Algerian Islamists specialized in Christmas terrorism. Between 1991 and 1994, Algerian radicals attempted a coup to remove Christian immigrants and instill a Muslim theocracy. On Christmas Eve 1994, they hijacked an Air France jet, demanded release of political  prisoners,  executed three passengers, dumped the bodies on the runway, and flew to France, where they planned to crash into the Eiffel Tower. When they landed to refuel, police stormed the plane and killed the terrorists. During Christmas 2000, a young Algerian Frenchman was arrested in a failed plot to bomb the cathedral in Strasbourg, France.

Christian terrorism has outpaced Muslim terrorism in the United Kingdom. While they promised an official Christmas Day ceasefire, the Irish Republican Army (IRA) or splinter groups such as the Irish National Liberation Army or Real IRA for decades annually planned to explode bombs during the Christmas season. The IRA vowed attacks until Ireland was liberated from British rule. Annual IRA promises of a Christmas Day ceasefire were overshadowed by increased violence around the holiday season. Bombings targeted London shopping areas and disrupted the economic system. Shoppers stayed home. Armed soldiers protected shopping areas. Bombs continued. For more than 20 years, until the peace accords in 1998, the pattern continued. In 2000, officers began an overt public relations campaign, including a holiday advertising campaign to warn of Real IRA violence. The following year, officers arrested six men who planned to detonate six car bombs during the Christmas season. The success story continued; in 2002, police arrested four Real IRA members for Christmas bombing plans.

Muslims in Bosnia consider warlord Naser Oric a hero for defending them, but Serbians (90 percent of whom are Christian) blame him for the “Bloody Christmas” massacre of January 1993. Oric’s men assassinated many Serbian leaders and led ethnic cleansing of many Serbian villages. The most notorious was the raid on Orthodox Christmas, when Oric’s men killed at least 30 Serbians and looted and burned the town. The brutality of the attack was not especially greater than others, but the symbolism motivated a massive Serbian retaliation that established the first demilitarized safe zone in the war. After the war, Muslim mujadeen regularly harassed returning Catholic Croatians; a mujadeen killed a Croat family as they were getting ready to attend Christmas Eve mass.

Most Jihadists were college educated, but in Pakistan this was less so. Al Qaeda and others recruited undereducated Pakistani to drive out the Christian minority. In 2002 on Christmas Day, two terrorists dressed in women’s clothing threw hand grenades into a Christian church, wounding 11 and killing 3. In 2003, Islamist terrorists attempted to assassinate the Pakistani president on Christmas Day.

Before the war began in 2003, Christian Iraqis (who make up less than 5 percent of the population) helped celebrate Ramadan, and Muslims regularly celebrated Christmas as a secular and religious holiday. Jesus the prophet was celebrated as Muslims attended Christmas pageants that reenacted the nativity scene. Muslim celebrations commonly included secular symbols like Christmas trees, gift exchanges, and the Muslim version of Santa, Baba Noel (who drove a reindeer and stopped only at good Muslims’ houses). However, churches experienced periodic bombing, and many Christians fled the country, essentially extinguishing Iraqis’ Christmas celebration.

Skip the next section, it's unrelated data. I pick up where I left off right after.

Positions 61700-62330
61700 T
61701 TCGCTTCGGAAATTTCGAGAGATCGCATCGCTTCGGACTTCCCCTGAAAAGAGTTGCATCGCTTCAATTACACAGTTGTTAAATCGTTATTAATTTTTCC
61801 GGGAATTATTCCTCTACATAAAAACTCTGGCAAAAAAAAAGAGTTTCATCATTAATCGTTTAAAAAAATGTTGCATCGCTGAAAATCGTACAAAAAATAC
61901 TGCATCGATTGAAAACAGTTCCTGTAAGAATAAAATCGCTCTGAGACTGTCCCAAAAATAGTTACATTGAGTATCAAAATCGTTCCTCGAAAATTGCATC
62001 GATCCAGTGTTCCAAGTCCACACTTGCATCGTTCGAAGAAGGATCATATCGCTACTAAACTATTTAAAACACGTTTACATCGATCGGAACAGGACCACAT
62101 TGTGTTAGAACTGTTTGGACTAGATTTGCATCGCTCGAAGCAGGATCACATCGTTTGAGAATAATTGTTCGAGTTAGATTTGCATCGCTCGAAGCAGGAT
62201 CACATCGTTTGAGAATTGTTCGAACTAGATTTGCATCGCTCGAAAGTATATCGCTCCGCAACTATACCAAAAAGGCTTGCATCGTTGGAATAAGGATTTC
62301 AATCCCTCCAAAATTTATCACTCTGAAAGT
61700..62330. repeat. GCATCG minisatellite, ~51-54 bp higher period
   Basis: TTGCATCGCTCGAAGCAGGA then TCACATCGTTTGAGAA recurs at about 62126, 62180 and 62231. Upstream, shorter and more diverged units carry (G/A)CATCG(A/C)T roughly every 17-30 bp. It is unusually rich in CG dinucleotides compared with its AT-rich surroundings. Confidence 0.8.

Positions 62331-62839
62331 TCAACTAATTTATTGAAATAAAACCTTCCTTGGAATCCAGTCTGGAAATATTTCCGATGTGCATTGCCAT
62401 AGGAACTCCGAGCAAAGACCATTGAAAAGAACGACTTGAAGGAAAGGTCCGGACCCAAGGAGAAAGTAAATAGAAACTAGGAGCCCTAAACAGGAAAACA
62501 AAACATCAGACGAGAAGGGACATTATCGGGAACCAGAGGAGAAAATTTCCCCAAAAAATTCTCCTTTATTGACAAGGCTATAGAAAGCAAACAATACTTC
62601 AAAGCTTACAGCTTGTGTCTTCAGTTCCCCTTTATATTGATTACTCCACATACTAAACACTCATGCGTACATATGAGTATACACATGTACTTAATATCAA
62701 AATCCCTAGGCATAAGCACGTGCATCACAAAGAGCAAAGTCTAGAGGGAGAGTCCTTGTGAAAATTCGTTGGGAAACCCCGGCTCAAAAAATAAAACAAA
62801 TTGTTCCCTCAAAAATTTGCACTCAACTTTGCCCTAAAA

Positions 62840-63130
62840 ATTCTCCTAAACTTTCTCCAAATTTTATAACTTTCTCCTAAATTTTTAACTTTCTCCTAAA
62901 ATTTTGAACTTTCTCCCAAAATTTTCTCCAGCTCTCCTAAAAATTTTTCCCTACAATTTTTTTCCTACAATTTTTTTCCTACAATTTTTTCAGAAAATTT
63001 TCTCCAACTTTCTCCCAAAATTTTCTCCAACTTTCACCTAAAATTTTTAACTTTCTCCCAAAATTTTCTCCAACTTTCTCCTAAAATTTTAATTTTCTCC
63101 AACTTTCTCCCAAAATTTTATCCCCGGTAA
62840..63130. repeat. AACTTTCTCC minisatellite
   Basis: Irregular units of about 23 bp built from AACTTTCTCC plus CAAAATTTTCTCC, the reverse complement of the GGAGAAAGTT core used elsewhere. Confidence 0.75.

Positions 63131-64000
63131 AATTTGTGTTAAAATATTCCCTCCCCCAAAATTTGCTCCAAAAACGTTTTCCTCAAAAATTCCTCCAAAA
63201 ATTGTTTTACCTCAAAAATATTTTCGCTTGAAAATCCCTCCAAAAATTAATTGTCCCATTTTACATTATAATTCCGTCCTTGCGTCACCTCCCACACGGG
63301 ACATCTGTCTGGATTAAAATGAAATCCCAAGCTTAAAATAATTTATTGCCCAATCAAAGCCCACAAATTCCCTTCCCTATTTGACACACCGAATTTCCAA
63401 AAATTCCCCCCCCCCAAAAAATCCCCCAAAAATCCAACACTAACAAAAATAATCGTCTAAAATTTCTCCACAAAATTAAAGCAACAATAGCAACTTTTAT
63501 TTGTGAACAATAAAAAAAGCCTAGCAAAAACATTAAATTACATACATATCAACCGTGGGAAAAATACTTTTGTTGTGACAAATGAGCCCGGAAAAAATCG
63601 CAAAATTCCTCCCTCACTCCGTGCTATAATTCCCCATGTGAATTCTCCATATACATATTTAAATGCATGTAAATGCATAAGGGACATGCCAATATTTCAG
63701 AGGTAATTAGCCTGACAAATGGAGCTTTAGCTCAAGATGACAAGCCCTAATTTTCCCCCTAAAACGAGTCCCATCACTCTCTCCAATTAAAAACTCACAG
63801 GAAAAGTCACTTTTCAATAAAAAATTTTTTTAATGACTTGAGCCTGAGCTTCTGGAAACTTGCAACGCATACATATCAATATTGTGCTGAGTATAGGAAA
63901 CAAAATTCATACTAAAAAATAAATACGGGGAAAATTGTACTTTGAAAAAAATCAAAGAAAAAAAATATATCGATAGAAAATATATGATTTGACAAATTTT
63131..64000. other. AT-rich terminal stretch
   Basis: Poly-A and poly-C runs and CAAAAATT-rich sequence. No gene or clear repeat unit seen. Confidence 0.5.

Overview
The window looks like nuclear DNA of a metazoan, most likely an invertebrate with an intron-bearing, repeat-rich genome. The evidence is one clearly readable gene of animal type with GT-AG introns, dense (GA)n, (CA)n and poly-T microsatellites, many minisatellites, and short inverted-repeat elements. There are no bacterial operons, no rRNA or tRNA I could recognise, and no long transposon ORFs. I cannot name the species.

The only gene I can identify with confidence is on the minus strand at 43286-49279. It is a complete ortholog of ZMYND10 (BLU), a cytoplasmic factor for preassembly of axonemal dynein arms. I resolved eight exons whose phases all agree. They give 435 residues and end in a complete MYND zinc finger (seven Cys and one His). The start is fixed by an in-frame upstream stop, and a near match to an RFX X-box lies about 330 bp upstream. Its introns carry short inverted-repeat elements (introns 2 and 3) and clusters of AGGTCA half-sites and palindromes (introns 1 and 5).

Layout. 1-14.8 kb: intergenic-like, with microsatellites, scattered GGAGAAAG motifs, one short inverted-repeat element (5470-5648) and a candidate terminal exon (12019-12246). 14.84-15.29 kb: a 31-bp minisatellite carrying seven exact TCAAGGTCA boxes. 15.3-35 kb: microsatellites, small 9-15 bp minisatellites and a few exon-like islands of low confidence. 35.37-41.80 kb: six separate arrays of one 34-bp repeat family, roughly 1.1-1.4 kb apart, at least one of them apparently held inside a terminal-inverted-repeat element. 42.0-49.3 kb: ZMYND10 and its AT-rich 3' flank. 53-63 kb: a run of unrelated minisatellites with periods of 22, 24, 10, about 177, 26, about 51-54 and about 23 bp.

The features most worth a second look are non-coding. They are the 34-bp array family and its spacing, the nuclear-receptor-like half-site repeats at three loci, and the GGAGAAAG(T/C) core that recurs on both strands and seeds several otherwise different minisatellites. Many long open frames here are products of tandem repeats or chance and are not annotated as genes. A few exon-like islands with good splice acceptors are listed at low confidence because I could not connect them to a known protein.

After stabilizing leadership of the Palestinian Authority in 1995, Yasser Arafat regularly attended Christmas services in Bethlehem. However, he could not control radicals; their annual Christmas bombings and hijackings disrupted pilgrimages to Bethlehem. Beginning in 2002, Israel again occupied Bethlehem and banned Arafat from attending Bethlehem services. Palestinian attacks continued, and on Christmas Day 2003, Israel killed a senior Jihad militant in the Gaza Strip, preventing a major Christmas Day terror attack. In 2004, radical Palestinians claimed responsibility for killing four in a Tel Aviv Christmas Day suicide bombing.

Terrorists attack on religious holidays because they seek a moment defined as sacred by the terrorized. Taking part in Christmastime violence reinforces terrorists’ plans to join a cosmic war. Terrorists gain power if people view them as more evil, committed, dangerous, or powerful because they attack innocents on a sacred holiday. In part because of our reactions, usurping a sacred holiday increases the terror level of a potentially violent act. Religious holidays should be protected so that they retain sacred meaning and are enacted through free public expression. How that protection is secured can be debated, but one promising solution is institutional. Leaders must operate political, religious, cultural, and economic institutions in ways that acknowledge, empower, and incorporate religious outsiders. The public must demand that leaders transform institutions to incorporate religious outsiders. If institutions fail to incorporate religious outsiders, then religious holidays will likely be transformed into social problems.


  1. Juergensmeyer, Mark. 2004. Terror in the Mind of God. Berkeley, CA: University of California Press.
  2. Nissenbaum, Stephen. 1997. The Battle for Christmas. New York: Vintage Books.